As young women, especially in a society that has deep-rooted misgivings about psychological health and just how integral it is to an individual’s personal well-being, it is not uncommon to have negative mental and emotional experiences that we probably have no idea about. For many, it is a constant battle between learning how you would like to BE as a person in this world, and feeling like you have to fit into a mold created by others’ expectations. From anxiety to panic attacks, depression to bipolar disorder, we are not widely taught what these things actually are, how to acknowledge them, and more importantly, how to go about alleviating the negative effects. It is also not uncommon to hear adages about being young, not “having chick nor child”, and thus “having nothing to be worrying about”, where our experiences are discredited and completely brushed under the rug.
Considering all of that: where do you go?
How would you describe the community that Witted Roots provides for these young women?
- Witted Roots is that place where you can access general information about different aspects of mental and emotional health, while being given the tools to be empowered in taking care of your own psychological well-being. This is the place that you can come to as a second-year college student or a recent graduate, for example, and find information about the anxiety that you’ve been experiencing for years, but never knew how to be conscious of.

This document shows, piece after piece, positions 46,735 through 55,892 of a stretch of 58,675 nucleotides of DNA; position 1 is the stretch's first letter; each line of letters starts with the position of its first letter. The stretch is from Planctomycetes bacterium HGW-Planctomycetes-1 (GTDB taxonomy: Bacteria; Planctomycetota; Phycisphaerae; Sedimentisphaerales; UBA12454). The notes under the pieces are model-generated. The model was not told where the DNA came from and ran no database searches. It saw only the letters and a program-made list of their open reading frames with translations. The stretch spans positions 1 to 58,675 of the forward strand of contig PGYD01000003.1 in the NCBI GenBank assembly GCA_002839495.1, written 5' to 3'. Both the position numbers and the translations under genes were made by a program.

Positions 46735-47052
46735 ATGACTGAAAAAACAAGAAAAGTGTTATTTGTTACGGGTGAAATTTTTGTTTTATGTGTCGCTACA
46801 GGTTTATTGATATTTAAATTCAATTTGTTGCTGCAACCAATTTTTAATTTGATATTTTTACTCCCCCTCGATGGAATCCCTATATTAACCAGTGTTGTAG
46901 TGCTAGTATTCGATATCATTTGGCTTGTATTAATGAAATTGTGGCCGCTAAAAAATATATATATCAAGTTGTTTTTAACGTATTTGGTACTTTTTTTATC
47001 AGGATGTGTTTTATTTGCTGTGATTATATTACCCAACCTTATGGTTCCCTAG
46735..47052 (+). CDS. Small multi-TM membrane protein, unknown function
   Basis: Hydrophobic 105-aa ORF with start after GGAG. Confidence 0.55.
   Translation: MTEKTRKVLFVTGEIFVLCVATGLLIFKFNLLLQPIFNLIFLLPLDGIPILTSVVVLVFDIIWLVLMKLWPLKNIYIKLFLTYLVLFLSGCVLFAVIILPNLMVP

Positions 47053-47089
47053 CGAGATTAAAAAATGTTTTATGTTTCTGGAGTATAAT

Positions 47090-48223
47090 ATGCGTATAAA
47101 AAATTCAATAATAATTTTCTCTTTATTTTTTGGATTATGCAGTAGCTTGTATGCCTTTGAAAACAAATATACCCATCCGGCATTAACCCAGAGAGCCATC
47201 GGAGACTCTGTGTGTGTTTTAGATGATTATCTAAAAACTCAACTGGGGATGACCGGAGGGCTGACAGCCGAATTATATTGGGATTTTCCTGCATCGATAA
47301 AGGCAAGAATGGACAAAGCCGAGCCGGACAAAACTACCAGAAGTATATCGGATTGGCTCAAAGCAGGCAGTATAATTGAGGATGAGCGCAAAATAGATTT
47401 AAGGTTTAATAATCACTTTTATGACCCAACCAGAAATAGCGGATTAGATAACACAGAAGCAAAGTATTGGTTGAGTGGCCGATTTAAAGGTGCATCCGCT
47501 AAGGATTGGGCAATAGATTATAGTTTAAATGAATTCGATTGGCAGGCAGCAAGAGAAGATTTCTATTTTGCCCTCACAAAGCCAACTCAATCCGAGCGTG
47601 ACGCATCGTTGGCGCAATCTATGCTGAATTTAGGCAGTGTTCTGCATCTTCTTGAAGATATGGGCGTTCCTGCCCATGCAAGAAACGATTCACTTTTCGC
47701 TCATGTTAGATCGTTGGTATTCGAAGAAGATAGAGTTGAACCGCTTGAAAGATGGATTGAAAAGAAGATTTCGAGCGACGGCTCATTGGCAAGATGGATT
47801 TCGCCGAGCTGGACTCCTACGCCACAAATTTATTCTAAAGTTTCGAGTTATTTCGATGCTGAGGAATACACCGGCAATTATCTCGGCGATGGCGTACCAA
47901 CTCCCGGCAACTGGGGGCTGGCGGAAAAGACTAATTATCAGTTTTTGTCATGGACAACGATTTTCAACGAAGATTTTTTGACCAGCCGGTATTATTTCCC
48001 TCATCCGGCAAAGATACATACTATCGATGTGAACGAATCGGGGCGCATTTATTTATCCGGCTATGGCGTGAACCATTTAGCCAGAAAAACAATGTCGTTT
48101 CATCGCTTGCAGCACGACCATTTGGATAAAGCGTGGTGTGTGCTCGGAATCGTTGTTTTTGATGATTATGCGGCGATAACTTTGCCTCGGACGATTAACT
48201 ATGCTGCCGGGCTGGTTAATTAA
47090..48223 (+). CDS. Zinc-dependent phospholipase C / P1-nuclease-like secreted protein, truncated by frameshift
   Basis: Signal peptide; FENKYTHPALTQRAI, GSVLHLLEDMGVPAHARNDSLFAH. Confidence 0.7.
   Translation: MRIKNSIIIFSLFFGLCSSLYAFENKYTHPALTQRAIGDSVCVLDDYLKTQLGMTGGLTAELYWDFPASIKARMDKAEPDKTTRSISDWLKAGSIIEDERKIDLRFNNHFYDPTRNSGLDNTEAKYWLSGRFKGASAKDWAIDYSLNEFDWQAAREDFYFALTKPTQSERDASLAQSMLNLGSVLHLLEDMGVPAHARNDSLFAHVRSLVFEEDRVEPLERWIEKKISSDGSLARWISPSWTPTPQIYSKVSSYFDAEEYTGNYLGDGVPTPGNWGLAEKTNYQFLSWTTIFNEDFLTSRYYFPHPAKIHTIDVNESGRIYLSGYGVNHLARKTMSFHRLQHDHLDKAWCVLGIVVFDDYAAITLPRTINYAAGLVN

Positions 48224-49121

- It is important to us to be a safe, non-judgemental hub for young women who, despite being in varying life circumstances, can connect with myself and others who will listen and be genuinely interested in their wellness, empowerment, and life fulfillment.
- Self-reflection is one of the main foundations of our platform, and with that comes an inherent vulnerability. Our community is one where you should feel comfortable digging to the roots of your experiences, without worry that there will be malicious judgement.
The conversation of mental health is a growing one but yet still taboo to most Jamaicans. Describe your personal view on the importance of increasing awareness on the importance of mental health.
Continuous awareness-raising of mental health affords us the opportunity to learn more about what it actually is, and will eventually lead to greater options for treatment. The more that young women are made to understand how important it is to be consciously in-tune with their mental and emotional wellness, the greater likelihood that they will find themselves on a stronger foundation to a more fulfilling life.
Mental health and wellness has a plethora of myths and stigmas attached to it. What are your views (and debunks) of the following:
- "Talking about mental health only concerns those with serious mental illnesses (schizophrenia, severe anxiety, etc)."
While these severe mental illnesses exist and are important, mental health encompasses more than being ill. When the sole focus is on severe diagnoses and prescriptive treatments, the general population is not given space to consider that mental and emotional wellness is a defining line throughout their everyday lives. Mental wellness concerns us all, regardless of our background or history.
- "Anxiety, low self-esteem and depression are just phases. People just need to snap out of it."
Mental illness is not a flaw in character, and neither is it a fickle experience. Anxiety and depression, for example, can fall anywhere from mild to severe, so there cannot be any single method to recovery. Individuals with varying experiences need to a range of treatment options in order to regain more positive mental wellness, so a one-size-fits-all “snap out of it” mentality could not be sustainable (nor helpful) in the long run.